Pg. A5 (fig. 3), A18, A21 (fig. 10, isopach map), A22-A23, pl. 1 (geol. map). Molas Formation. Consists of (ascending): (1) Coalbank Hill Member, red, purplish-red, and reddish-brown siltstone, and chert- and limestone-pebble conglomerate, thickness up to 56 feet; (2) unnamed middle member, interbedded reddish-brown shale, siltstone, mudstone, sandstone, and conglomerate, thickness averages 40 feet; and (3) unnamed upper member, similar to lower members, also includes maroon, pink, and light-gray sandstone, thickness averages 25 feet. Total thickness up to 25 feet (geol. map) [not separately mapped]; up to 120 feet southwest of Reservation (fig. 10, isopach map). Conformably underlies Middle to Upper(?) Pennsylvanian (Atokan to Virgilian?) Hermosa Group (or Hermosa Formation). Unconformably overlies Lower Mississippian Leadville Limestone; top of Leadville deeply eroded karst topography. Fossils. Age is Late Mississippian(?) to Middle Pennsylvanian (Chesterian? to Atokan) [on geol. map stratigraphic range of Molas stated as Pennsylvanian].
Recognized in the Four Corners region of southwestern Colorado, northwestern New Mexico, northeastern Arizona, and southeastern Utah.

Source: Publication.


Map showing publication footprint
  • Usage in publication:
    • Molas Formation*
  • Modifications:
    • Areal extent
  • AAPG geologic province:
    • San Juan basin
    • Black Mesa basin
    • Paradox basin
Publication:

Huffman, A.C., Jr., and Condon, S.M., 1993, Stratigraphy, structure, and paleogeography of Pennsylvanian and Permian rocks, San Juan basin and adjacent areas, Utah, Colorado, Arizona, and New Mexico, IN Evolution of sedimentary basins; San Juan basin: U.S. Geological Survey Bulletin, 1808-O, p. O1-O44.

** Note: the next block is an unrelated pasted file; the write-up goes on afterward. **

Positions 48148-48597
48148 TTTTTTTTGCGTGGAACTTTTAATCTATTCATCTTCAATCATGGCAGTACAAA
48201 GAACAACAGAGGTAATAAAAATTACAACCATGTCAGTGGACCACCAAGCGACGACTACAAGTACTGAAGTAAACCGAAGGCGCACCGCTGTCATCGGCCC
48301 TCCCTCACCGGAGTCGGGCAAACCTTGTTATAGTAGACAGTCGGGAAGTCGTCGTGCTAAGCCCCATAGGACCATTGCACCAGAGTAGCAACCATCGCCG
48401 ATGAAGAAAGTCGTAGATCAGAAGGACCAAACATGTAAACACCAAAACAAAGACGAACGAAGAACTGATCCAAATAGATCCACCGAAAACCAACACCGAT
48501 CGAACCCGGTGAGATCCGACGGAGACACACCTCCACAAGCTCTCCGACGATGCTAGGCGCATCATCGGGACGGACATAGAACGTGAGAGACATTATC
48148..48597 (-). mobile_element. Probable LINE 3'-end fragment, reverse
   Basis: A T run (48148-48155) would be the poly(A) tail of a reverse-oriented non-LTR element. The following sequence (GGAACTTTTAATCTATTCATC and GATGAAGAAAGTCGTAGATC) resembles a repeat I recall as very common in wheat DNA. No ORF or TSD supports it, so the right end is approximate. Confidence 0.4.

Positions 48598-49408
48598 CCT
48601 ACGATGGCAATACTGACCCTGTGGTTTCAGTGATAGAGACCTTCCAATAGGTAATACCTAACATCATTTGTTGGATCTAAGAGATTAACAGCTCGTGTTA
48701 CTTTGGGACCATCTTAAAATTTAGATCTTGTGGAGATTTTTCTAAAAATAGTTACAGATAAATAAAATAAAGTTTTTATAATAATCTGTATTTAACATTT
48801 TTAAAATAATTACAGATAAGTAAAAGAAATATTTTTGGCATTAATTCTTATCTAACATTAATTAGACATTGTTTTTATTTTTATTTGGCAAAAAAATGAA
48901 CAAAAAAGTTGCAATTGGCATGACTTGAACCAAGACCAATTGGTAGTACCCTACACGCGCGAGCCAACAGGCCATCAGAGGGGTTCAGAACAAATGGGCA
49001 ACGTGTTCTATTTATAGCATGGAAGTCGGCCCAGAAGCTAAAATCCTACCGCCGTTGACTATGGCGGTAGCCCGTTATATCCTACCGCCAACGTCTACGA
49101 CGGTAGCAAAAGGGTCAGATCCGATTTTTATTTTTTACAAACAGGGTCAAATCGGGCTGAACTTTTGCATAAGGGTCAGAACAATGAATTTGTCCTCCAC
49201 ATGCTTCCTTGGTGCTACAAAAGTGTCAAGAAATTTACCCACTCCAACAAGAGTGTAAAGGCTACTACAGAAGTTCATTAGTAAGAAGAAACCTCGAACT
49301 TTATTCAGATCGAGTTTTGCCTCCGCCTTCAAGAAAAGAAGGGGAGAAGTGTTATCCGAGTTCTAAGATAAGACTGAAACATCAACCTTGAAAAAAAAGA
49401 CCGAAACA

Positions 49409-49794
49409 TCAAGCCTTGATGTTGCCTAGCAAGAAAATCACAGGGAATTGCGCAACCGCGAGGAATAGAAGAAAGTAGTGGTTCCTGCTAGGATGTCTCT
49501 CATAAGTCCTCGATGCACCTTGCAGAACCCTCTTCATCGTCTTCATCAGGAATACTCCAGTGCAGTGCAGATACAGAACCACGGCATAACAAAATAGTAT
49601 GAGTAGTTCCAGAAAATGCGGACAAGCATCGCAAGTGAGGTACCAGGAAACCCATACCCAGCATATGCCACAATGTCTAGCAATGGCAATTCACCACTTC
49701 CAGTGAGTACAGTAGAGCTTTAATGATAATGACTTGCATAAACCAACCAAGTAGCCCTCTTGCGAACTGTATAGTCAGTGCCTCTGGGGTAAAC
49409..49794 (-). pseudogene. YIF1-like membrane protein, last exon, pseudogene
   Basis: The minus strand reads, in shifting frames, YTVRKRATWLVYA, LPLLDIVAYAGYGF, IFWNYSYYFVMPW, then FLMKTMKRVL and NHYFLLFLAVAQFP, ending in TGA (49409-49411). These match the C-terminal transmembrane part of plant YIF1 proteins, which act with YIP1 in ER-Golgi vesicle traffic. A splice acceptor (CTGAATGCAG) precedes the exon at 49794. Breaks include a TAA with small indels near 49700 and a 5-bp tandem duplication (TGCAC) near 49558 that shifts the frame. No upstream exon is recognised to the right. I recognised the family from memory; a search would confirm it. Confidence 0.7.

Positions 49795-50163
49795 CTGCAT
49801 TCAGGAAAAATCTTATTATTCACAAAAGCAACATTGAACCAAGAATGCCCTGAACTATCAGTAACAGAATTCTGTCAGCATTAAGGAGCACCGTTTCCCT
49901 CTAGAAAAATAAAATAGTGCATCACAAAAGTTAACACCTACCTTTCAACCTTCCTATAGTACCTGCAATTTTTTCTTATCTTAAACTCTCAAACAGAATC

Summary:

Log Springs Formation in the Nacimiento Mountains of NM, San Juan basin is lithologically similar to the Coalbank Hill Member and middle member of the Molas Formation of the northern part of the San Juan basin. The lower strata of the Log Springs are a regolith on carbonate rocks of the Arroyo Penasco Group. Basal Molas to the north is a regolith on Leadville Limestone. Log Springs is inferred to be Late Mississippian on basis of position between dated units. The Molas and Log Springs are shown together on an isopach map; a line of demarcation between the two units is drawn in northwest Sandoval Co., NM. Southeast of this line, the Log Springs shown as thickening to 100+ ft. Molas extends northward into Black Mesa and Paradox basins. Correlation chart. Cross sections. Map unit --Log Springs and Molas considered Mississippian and Pennsylvanian age.

Source: GNU records (USGS DDS-6; Denver GNULEX).